Appointments

October 2, 2008

Quentin Skinner will join Queen Mary, University of London, this month as Barber Beaumont professor of humanities. Professor Skinner, who has served as distinguished visiting professor at Queen Mary in the past, moves from the University of Cambridge, where he held the Regius chair of modern history from 1996 to 2008. He is also a fellow of Christ's College. His research interests lie in the intellectual history of Early Modern Europe. His two-volume study, The Foundations of Modern Political Thought, was named by The Times Literary Supplement in 1996 as one of the 100 most influential books published since the Second World War.

The former UK Permanent Representative to the United Nations is to take up post as chair of the new international advisory board at The Open University Business School. Sir Emyr Jones-Parry has enjoyed a distinguished international career since joining the Foreign and Commonwealth Office (FCO) in 1973. He was director at the European Union during the 1998 UK presidency, overseeing policy, co-ordination and organisation. Between 1998 and 2001, Sir Emyr was the FCO's political director; he then became the UK's Permanent Representative to Nato before moving to the UN.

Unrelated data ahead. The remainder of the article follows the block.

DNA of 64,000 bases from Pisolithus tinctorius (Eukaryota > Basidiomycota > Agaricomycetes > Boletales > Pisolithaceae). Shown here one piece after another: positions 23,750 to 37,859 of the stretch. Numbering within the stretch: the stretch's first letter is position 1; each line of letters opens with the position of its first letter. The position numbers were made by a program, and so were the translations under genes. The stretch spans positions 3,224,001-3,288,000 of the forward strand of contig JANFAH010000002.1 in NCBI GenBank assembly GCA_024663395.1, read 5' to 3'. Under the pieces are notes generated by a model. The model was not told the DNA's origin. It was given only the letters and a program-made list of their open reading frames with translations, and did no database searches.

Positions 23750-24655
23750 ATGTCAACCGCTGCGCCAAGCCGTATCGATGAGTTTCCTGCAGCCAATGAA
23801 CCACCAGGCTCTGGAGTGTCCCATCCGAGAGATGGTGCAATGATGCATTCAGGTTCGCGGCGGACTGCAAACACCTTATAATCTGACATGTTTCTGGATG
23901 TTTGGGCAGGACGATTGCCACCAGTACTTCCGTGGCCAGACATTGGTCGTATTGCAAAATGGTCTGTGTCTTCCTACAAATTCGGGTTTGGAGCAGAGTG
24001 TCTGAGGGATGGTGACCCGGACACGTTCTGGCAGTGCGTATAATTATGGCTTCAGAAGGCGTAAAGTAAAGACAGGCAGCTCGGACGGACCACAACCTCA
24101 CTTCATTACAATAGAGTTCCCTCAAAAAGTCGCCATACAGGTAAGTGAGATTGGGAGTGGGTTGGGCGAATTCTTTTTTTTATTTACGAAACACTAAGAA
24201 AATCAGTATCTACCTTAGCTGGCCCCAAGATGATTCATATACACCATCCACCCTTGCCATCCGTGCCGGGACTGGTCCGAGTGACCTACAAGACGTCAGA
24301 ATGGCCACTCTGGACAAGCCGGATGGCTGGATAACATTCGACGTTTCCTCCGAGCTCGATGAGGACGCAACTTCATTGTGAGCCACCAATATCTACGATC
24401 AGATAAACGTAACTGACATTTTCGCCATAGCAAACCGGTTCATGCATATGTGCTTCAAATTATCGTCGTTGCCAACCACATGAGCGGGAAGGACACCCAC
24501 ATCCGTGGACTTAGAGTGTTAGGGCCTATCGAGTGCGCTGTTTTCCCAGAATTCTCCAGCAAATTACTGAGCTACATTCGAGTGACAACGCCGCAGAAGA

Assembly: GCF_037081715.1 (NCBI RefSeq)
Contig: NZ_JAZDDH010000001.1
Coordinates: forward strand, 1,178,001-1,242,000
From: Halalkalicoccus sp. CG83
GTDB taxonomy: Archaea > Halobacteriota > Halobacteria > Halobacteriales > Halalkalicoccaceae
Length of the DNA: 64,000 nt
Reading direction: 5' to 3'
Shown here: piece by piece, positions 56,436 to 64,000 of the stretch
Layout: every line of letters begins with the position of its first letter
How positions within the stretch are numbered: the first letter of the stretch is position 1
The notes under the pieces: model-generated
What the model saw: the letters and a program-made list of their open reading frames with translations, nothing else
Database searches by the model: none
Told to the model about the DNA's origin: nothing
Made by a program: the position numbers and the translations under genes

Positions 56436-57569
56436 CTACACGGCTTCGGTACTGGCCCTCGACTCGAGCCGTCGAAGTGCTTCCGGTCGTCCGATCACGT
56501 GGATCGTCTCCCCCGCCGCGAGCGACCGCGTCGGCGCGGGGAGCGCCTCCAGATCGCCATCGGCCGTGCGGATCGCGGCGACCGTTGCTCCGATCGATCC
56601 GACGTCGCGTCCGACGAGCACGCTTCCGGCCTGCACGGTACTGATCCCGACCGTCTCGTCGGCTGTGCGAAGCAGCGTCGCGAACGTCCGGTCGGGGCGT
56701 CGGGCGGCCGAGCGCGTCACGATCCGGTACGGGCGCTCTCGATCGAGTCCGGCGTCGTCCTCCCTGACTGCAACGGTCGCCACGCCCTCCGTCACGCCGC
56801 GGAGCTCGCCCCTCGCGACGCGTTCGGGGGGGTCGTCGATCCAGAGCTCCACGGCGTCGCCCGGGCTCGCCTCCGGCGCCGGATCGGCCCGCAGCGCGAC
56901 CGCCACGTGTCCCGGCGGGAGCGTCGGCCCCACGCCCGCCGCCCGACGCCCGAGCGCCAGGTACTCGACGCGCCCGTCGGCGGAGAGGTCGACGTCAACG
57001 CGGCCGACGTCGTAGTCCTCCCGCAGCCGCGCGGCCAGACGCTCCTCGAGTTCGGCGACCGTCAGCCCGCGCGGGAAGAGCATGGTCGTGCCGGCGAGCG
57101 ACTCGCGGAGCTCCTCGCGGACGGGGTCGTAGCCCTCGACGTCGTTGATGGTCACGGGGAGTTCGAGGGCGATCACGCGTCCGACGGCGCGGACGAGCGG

The head of the electronics department at the University of Kent has received a fellowship of the Royal Academy of Engineering. Sarah Spurgeon was recognised for her contributions to the development of non-linear control and estimation methods. Lord Browne of Madingley, the president of the academy, said: "Our new fellows are among the very best engineers in the UK today. They are pushing the technical boundaries across the most challenging fields from medical imaging to aeronautics and energy technology. Together they demonstrate that engineering is at the heart of modern society."

A human-rights expert from the University of Nottingham has been re-elected to the United Nations human rights committee. Michael O'Flaherty won the support of the majority of the governments participating in the election. The committee comprises independent experts who assess whether states are meeting their obligations under the UN's major human rights treaty. Micheal Martin, the Irish Minister for Foreign Affairs, said: "He has served with great distinction during his first term and can now make a further valuable contribution. He will also be an independent and impartial voice as required by the covenant."